There’s a New Way to Treat Your Depression

Depression is considered one of the more common—and persistent—mental health disorders. The symptoms associated with this condition are diverse and go beyond the more commonly attributed feeling of sadness. Among the available depression treatment options is transcranial magnetic stimulation (TMS), a non-invasive medical device therapy that has been gaining professional recognition and popularity. So how does TMS treatment work? What makes TMS effective in treating depression? And how does TMS affect symptoms? Read on to find out.

Depression: Definition and Possible Causes

The American Psychological Association (APA) defines depression, or major depressive disorder (MDD), as a mood disorder marked by a decrease in well-being which is linked  to a reduction of positive emotion (more on that in a moment). Depression has been shown to affect roughly about one in 15 adults, or 6.7% of the adult population. 17.3 million adults (or 7.1%) have experienced one or more depressive episodes during their lifetime.

Reflecting its deficit of beneficial attributes, depression is characterized by a sense of lacking that can manifest in a number of life arenas:

  • On an emotional level, depression often includes feelings of sadness, loneliness, emptiness, a lack of hope that things will improve, an inability to feel happiness or pleasure (also known as anhedonia), worthlessness, guilt, or a general sense of mourning without it necessarily consciously associated with a particular loss.
  • On a cognitive level, depression is linked to difficulty concentrating, indecisiveness, and at times suicidal ideation.
  • On a behavioral level, symptoms of depression can include crying, agitation, and restlessness.
  • On a physical level, depression can manifest in feelings of fatigue, low energy, drastic weight changes when not dieting, impaired psychomotor skills, or disrupted sleep patterns.
  • On an interpersonal level, depression often has a negative effect on different relationships, causing distress or impairment in the individual’s familial, social, occupational, or romantic spheres.

depression and melancholic personality type

Possible Causes for Depression

Major depressive disorder has been linked to several possible contributing factors. Among them are:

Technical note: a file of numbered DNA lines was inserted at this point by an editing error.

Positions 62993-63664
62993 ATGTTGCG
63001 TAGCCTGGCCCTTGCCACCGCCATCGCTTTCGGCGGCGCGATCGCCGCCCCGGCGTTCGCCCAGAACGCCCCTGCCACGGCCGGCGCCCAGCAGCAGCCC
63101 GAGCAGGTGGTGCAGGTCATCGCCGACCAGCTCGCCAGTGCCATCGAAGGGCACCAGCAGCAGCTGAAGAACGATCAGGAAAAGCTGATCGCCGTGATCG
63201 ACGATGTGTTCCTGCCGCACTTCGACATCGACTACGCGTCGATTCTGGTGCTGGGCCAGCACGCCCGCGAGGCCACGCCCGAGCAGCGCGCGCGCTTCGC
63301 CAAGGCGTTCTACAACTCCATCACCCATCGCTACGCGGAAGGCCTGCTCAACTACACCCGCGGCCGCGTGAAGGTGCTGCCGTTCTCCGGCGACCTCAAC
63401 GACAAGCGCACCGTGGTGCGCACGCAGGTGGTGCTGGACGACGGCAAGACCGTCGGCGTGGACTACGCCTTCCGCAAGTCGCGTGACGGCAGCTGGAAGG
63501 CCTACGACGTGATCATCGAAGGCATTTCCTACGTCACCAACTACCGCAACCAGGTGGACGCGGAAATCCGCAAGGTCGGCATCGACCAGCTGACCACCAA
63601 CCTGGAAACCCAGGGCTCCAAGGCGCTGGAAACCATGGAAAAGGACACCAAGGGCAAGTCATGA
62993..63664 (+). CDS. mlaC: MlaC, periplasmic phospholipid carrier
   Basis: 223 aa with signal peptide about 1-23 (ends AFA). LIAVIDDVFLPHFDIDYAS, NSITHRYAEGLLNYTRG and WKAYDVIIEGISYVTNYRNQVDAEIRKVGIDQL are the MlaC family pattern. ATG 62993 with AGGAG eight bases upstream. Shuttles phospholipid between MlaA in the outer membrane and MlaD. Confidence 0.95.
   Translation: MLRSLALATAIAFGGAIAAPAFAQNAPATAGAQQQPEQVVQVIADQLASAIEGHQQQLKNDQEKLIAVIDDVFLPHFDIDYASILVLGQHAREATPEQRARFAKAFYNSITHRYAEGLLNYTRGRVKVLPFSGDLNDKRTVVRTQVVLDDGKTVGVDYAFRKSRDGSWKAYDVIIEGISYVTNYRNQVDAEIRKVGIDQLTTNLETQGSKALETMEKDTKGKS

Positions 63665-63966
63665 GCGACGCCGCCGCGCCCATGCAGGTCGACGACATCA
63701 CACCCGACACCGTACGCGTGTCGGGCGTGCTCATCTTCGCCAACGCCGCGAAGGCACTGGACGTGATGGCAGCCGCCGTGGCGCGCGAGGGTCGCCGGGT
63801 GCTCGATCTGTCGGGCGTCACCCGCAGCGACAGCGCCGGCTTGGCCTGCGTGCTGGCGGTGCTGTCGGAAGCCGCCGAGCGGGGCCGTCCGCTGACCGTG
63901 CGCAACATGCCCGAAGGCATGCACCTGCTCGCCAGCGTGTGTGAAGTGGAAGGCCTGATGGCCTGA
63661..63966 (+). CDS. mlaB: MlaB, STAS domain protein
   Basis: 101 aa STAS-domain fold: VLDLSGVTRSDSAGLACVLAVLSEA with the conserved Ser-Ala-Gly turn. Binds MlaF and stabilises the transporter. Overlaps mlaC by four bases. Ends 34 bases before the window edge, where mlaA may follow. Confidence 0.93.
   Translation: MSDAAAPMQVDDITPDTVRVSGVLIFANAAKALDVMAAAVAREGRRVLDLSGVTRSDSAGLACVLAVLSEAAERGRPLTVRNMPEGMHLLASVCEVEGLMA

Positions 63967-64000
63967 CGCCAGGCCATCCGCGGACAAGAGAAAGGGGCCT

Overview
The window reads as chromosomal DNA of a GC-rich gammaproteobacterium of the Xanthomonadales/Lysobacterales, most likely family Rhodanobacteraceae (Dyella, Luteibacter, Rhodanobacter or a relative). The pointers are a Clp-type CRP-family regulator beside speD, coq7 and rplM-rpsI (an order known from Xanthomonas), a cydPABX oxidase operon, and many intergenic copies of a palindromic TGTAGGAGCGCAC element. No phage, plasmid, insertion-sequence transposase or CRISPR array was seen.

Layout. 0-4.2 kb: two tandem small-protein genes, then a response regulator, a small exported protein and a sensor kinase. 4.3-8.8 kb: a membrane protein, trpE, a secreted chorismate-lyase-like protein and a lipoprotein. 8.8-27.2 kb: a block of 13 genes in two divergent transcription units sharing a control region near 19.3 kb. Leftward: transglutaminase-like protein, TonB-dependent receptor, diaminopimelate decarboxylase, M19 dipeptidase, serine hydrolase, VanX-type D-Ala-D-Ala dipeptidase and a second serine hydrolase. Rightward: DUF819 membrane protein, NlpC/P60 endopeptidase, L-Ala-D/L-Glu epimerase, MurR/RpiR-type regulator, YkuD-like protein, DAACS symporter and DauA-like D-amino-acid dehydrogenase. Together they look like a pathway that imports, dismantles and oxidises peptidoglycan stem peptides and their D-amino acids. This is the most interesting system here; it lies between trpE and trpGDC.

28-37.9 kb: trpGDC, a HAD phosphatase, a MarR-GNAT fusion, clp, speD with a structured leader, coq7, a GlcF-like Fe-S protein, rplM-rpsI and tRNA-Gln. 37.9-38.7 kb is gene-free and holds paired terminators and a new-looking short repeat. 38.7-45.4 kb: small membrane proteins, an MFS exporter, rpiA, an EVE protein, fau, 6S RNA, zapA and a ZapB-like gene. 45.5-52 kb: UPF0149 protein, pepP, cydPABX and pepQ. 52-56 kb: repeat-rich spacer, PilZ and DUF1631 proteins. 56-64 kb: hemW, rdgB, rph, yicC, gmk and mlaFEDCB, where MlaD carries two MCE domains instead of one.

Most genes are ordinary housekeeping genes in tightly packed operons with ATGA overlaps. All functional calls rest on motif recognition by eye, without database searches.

• Genetics. MDD heritability is around 40%, while having a first-degree relative with this condition also significantly increases the risk of developing depression.
  • One’s Childhood Environment. Living through a diverse array of adverse childhood experiences have been shown to contribute to the likelihood of developing depression.
  • Life Events. Stressful life events beyond childhood have also been linked to this condition.
  • Temperamental Inclination. Neuroticismthe enduring inclination to experience negative emotional states—has been linked to the appearance of depression. More plainly, an individual with a more pessimistic, agitated, or high-strung personality is more likely to develop this condition.
  • The Existence of Additional Health Conditions. Generally speaking, dealing with other non-mood disorders increases the likelihood of developing depression. This can include physical ailments such as diabetes, obesity, or cardiovascular disease, which have all have been linked to increased rates of depression. Non-mood mental health disorders, such as borderline personality disorder, anxiety disorders,  and substance abuse, have also been associated with the appearance of this condition.

Types of Depressive States: MDD and Other Depressive Disorders

Major depressive disorder is considered the central depressive disorder included in the APA’s Diagnostic and Statistical Manual’s fifth edition (DSM-V). An MDD diagnosis can be considered after at least two weeks of symptomatology. Furthermore, MDD is not usually associated with instances of depression that continue beyond one year in children and two years in adults.

The DSM-V does, however, recognize several other depressive disorders beyond MDD. The common thread among them is the centrality of sadness, emptiness, or irritability to the individual’s mood, together with physical and cognitive changes that significantly affect their ability to function. They differ from one another in terms of duration, timing, or presumed causation.

In addition to MDD, depressive categories that describe instances of substance abuse and cases that do not meet the official requirements for any specific depressive disorder, the depressive disorders family includes:

  • Disruptive Mood Dysregulation Disorder: A childhood disorder defined by anger and irritability. This disorder includes temper outbursts that do not meet the diagnostic criteria of either a manic episode or conditions belonging to the bipolar disorders family. Disruptive mood dysregulation disorder was included in the depressive disorders chapter, since research has shown that as they grow into adulthood, children with this disorder are more likely to develop depressive or anxiety disorders, rather than bipolar disorders.
  • Persistent Depressive Disorder (Dysthymia): Referring to the most persistent or chronic forms of depression, this diagnosis should be considered in cases where sufficient depressive symptoms are present for longer than one year for children and adolescents, or two years for adults.